Arts: Classic Cartoons

Martin Plimmer Praises Larry's `Man In Apron'
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The Independent Culture
IN 1957, when this cartoon appeared in Punch, Larry's Man in Apron ventured where no man had gone before in a daisy-patterned apron. He was a pioneer, scratching his head with the cheese grater and doing battle with hostile ironing boards. But he was never less than a man, even when being snogged by the milkman: he approached housework with a mixture of masculine and ingenuity.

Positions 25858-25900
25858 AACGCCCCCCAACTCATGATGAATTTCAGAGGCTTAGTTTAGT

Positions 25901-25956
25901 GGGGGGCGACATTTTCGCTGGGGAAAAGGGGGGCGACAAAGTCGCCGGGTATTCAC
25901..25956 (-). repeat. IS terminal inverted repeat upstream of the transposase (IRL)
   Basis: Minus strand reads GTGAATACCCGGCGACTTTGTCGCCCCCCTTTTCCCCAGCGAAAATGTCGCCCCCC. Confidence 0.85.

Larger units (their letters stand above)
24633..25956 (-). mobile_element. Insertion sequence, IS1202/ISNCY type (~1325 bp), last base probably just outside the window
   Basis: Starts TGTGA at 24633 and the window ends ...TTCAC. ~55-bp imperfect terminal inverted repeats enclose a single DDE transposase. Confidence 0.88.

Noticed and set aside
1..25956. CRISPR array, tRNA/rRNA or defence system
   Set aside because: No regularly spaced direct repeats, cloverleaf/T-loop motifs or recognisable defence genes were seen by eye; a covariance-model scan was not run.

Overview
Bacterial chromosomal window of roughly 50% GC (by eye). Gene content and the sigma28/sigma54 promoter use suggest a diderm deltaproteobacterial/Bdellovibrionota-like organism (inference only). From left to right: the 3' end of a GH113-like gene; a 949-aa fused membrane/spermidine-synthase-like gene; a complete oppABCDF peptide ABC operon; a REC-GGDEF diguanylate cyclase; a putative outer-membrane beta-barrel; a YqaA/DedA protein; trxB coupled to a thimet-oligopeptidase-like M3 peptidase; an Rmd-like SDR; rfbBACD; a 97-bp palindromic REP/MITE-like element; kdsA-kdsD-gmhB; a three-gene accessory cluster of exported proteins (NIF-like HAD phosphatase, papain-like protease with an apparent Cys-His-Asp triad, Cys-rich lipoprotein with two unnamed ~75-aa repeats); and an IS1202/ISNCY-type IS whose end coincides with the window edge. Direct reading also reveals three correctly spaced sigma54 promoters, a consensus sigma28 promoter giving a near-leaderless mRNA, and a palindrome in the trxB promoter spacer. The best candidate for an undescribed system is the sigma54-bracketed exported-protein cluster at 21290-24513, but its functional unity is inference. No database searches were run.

Larry (real name Terence Parkes) had been starred to become a distinguished illustrator, but he larked about too much at art college and made us all laugh instead. His sense of absurdity is spot on and though his style eschews most outward niceties, he can delineate a world of complex internal upheavals in the single line of a mouth. Now he is 70, and his original drawings fetch pounds 400 at Chris Beetles' Mayfair gallery (0171 839 7429), where an exhibition, `Larry - Drawn at the World Cup', opens on 23 June.

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